Back to top

“Finally, send electronic copies to friends with different computers to see how your resume looks when they open it. Another option is to turn it into a PDF file so that it won’t change from system to system. This also prevents sending a version that shows tracked edits from your word processing software.”—“Positioning” by Heyman Associates, April 2007 Issue

“Interviews are so important when applying for a public relations position. Don’t be afraid or apprehensive when explaining your objective. The interview is your opportunity to describe your experience and strengths, and show them that you have what the employer is looking for.”—Leigh Marie Lunn, vice president of PR, Gish, Sherwood and Friends Inc.

“And as obvious as it may be, the resume must be truthful. We have seen too many fraudulent resumes over the years. Employment dates, job titles and responsibilities must be accurate, as should the educational background and awards. Background checks by a search firm or potential employer which produce discrepancies almost always result in a job opportunity immediately vanishing.”— “Positioning” by Heyman Associates, April 2007 Issue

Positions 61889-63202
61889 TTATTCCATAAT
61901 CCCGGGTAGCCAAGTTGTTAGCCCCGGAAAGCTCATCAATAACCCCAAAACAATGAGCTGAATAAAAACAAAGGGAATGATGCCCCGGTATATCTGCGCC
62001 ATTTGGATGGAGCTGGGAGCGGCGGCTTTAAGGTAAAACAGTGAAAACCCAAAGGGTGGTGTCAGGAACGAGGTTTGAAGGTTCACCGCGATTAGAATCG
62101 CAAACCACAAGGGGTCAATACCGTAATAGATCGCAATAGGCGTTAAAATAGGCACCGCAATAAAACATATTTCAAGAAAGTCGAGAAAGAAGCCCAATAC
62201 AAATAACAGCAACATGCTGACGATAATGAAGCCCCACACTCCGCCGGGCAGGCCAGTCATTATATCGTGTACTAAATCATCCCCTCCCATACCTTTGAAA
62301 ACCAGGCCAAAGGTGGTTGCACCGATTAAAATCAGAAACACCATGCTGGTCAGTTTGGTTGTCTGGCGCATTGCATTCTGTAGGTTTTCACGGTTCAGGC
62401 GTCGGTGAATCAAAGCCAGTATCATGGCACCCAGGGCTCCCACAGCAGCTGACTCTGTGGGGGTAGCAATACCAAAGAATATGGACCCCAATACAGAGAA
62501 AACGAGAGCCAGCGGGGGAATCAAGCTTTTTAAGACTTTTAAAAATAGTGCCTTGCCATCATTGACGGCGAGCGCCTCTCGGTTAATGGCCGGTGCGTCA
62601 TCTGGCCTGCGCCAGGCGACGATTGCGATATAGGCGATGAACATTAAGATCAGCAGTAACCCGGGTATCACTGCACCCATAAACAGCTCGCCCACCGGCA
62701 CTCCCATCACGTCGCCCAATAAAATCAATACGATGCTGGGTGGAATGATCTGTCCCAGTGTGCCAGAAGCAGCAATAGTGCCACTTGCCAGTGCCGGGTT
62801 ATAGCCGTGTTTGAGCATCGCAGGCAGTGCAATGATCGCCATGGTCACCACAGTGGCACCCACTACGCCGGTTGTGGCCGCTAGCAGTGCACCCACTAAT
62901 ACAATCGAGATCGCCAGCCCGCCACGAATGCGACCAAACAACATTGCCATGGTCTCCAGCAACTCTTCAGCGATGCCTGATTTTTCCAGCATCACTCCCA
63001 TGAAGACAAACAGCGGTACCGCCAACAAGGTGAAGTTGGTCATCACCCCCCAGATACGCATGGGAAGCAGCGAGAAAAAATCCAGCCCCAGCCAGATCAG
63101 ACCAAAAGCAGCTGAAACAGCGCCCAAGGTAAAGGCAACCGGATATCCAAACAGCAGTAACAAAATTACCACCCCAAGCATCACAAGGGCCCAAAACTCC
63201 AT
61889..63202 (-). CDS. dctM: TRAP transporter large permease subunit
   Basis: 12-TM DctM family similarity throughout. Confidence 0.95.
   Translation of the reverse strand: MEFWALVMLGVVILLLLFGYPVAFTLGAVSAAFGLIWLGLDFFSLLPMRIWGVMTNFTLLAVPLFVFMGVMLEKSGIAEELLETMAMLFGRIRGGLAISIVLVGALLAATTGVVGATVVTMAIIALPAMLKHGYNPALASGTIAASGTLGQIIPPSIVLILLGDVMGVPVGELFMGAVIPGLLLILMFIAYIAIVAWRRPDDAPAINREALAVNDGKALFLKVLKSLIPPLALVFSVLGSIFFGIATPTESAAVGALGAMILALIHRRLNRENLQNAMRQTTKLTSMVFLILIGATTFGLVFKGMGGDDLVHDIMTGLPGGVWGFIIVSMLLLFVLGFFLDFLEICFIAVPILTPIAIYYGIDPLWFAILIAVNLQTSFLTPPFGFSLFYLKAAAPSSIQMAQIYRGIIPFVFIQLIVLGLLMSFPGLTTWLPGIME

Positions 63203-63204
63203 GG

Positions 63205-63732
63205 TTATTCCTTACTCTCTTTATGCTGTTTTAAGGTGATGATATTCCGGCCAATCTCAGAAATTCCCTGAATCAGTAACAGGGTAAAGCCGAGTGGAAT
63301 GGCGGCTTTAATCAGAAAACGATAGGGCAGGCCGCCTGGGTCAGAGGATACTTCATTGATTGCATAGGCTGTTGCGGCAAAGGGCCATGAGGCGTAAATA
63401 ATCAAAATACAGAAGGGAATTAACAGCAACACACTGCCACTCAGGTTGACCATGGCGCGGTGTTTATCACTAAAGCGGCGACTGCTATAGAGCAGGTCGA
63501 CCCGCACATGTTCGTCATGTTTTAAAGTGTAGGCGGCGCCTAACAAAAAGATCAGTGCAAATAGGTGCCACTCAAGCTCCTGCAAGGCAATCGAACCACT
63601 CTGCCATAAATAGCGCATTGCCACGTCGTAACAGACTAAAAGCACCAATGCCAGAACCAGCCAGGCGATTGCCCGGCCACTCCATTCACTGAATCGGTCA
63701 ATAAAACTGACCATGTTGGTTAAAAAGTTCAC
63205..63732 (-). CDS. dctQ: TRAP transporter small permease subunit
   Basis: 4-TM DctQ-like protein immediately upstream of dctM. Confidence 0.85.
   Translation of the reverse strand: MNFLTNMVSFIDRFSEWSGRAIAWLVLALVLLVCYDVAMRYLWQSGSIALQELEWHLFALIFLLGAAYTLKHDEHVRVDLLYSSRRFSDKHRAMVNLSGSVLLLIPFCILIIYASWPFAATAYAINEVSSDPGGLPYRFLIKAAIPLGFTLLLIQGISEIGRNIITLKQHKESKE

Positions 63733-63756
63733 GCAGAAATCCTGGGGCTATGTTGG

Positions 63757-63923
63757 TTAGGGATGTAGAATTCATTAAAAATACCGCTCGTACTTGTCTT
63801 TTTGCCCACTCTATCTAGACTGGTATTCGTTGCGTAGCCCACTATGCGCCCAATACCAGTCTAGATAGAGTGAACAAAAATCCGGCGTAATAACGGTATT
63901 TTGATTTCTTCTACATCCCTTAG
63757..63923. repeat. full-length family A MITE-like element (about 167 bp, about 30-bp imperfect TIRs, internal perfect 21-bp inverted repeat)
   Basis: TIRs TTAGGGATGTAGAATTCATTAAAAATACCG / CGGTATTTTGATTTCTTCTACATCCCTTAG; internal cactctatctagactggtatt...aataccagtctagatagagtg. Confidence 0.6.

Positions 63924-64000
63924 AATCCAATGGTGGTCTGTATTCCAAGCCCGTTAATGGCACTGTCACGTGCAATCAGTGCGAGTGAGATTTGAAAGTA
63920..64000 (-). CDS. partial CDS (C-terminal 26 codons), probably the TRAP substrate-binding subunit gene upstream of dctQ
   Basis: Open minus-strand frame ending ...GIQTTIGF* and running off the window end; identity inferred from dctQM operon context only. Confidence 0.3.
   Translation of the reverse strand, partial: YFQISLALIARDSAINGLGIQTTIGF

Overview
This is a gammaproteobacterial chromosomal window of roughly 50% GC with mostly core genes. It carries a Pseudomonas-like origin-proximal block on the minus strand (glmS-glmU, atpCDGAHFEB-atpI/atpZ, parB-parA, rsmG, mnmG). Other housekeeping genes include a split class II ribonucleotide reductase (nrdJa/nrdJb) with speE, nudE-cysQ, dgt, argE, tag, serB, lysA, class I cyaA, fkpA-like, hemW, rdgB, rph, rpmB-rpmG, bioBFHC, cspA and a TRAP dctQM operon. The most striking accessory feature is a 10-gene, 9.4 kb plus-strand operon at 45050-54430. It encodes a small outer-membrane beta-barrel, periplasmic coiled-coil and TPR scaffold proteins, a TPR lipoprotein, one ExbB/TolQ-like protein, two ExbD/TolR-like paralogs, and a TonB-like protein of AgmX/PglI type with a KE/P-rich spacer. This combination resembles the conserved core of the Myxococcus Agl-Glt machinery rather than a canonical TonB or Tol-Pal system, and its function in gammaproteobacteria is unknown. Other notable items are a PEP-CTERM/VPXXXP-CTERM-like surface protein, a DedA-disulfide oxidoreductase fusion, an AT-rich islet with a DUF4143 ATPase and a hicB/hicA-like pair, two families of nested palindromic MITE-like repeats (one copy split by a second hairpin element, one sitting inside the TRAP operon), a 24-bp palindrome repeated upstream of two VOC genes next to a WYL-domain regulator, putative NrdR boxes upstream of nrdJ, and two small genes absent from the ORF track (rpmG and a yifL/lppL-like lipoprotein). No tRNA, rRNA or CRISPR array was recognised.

“Be sure to carefully read through your resume several times yourself—don’t just rely on spell check to catch errors. For example, we’ve seen too many resumes with an unfortunate misspelling of the word ‘public’ in public relations, ‘manager’ often becomes ‘manger’; you see our point. Innocent errors created by typographical slips at best suggest a candidate may not pay attention to details. Also, check all of the company names you reference from previous positions. If company names have changed, you should use the current name of the company and include the name the company had during your tenure in parentheses.”—“Positioning” by Heyman Associates, April 2007 Issue

Back to top


“A broad, liberal education is important with an emphasis in writing, math and speaking a foreign language.”—Bill Heyman, president and CEO, Heyman Associates

“Get involved online. Start reading blogs and listening to podcasts. There is so much opportunity to learn – it’s up to you to seize this opportunity and run with it.”—Paul Young, senior account executive, Converseon